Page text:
Chisolm has worked on documentaries all over the world, but he always feels a special affinity for hometown projects. These have included ABC's prime-time series Hopkins 24/7, seen by more than 6 million viewers, and Anatomy of a "Homicide," a behind-the-scenes look at the NBC drama for which he also worked on second-camera units. Much of his work also involves shooting Baltimore segments for national or international documentaries. While this work offers its own challenges and rewards, Chisolm says, producing a five-minute component of an hourlong program doesn't offer the same satisfactions as a local project he might co-produce, co-direct, or shoot in its entirety--such as his current project, The Building of a Sanctuary, the third Chisolm work to be featured in the symposium, which focuses on Sheppard Pratt Hospital in Towson.
As he prizes his opportunities to work locally, Chisolm also looks forward to the occasion to see and discuss his and others' work with a local audience. Indeed, as few of these documentaries have seen theatrical release and have only rare or oddly timed TV showings, the chance to see them with any audience is rare. Chisolm hopes these screenings, and their related panel discussions, will draw crowds more diverse than those at other film events.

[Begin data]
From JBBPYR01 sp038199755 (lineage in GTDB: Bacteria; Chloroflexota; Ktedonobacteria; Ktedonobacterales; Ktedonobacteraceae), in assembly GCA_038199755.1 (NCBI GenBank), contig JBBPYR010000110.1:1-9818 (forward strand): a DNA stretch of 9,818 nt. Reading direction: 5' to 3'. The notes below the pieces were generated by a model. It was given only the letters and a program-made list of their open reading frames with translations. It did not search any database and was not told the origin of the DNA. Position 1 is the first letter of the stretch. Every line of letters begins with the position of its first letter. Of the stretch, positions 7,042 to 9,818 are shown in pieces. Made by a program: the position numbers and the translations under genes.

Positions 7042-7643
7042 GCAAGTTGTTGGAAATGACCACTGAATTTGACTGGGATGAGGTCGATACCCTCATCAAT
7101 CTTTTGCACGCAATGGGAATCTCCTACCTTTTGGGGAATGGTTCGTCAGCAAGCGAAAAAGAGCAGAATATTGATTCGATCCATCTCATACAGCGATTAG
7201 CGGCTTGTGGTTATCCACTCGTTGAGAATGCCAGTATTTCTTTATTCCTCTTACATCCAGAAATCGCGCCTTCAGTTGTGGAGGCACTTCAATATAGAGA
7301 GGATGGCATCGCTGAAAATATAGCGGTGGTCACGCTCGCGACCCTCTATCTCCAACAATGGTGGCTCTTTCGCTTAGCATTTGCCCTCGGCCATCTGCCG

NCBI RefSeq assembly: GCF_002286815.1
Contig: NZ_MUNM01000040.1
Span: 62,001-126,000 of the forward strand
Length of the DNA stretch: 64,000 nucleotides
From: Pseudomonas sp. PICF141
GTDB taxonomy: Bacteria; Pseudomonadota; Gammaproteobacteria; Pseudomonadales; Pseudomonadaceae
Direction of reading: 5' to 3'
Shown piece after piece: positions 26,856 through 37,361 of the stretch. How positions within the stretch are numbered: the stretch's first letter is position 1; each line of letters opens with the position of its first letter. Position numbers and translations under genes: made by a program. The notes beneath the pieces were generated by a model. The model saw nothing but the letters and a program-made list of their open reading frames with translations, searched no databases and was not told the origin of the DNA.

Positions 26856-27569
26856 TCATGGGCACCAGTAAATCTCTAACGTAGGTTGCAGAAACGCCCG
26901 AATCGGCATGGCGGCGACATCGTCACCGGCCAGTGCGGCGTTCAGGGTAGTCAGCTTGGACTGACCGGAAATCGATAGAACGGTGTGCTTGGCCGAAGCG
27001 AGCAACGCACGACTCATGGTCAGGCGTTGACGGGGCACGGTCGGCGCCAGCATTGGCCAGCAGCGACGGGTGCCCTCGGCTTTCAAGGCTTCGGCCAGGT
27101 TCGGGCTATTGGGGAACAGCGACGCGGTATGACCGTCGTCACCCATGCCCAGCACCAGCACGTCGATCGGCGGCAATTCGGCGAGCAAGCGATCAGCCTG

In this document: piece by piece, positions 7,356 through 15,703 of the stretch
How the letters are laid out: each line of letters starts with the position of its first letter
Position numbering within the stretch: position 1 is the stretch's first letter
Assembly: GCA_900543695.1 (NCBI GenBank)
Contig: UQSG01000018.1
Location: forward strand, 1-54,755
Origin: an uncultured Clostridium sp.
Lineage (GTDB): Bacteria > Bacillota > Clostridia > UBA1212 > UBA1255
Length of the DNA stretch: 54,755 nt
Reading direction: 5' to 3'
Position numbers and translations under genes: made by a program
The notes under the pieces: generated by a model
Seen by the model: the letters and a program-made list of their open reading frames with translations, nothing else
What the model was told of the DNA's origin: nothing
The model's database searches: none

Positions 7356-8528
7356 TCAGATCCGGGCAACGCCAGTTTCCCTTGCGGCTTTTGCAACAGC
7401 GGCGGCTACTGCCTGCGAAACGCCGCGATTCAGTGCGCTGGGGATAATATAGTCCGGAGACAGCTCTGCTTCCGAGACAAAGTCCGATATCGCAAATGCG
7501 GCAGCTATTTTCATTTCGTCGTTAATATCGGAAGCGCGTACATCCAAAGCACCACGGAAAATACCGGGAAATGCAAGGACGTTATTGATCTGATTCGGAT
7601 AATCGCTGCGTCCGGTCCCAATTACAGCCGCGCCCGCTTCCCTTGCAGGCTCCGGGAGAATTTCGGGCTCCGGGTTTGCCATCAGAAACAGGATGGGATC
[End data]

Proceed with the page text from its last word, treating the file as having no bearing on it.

"When you go to [most Baltimore film screenings] you see all the usual suspects: film students, film professors, filmmakers," he says. "It's all kind of an incestuous scene, a little club. Because this venue is in working-class East Baltimore, I think it has the potential to be more than that."
Kristen Anchor, coordinator for Creative Alliance MovieMakers, which is organizing the symposium, also hopes that the program will draw not just cineastes but a wide range of Baltimoreans eager to learn about and discuss local culture. "I think after screening all these films and videos, I gained a greater sense of my own identity as a Baltimorean: this sort of rugged yet wacky yet tenacious doggedness that is a part of this city and state, and the people who make it," says Anchor. "I find the work to be very inspiring: this sense of unapologetic survival, with a little irony. The programs here are a good reminder that history is a set of individuals' stories, and not one big narrative."
The Maryland Documentary Symposium takes place Nov. 13-17 at the Creative Alliance (413 S. Conkling St.). More information at www.creativealliance.org or (410) 276-1651.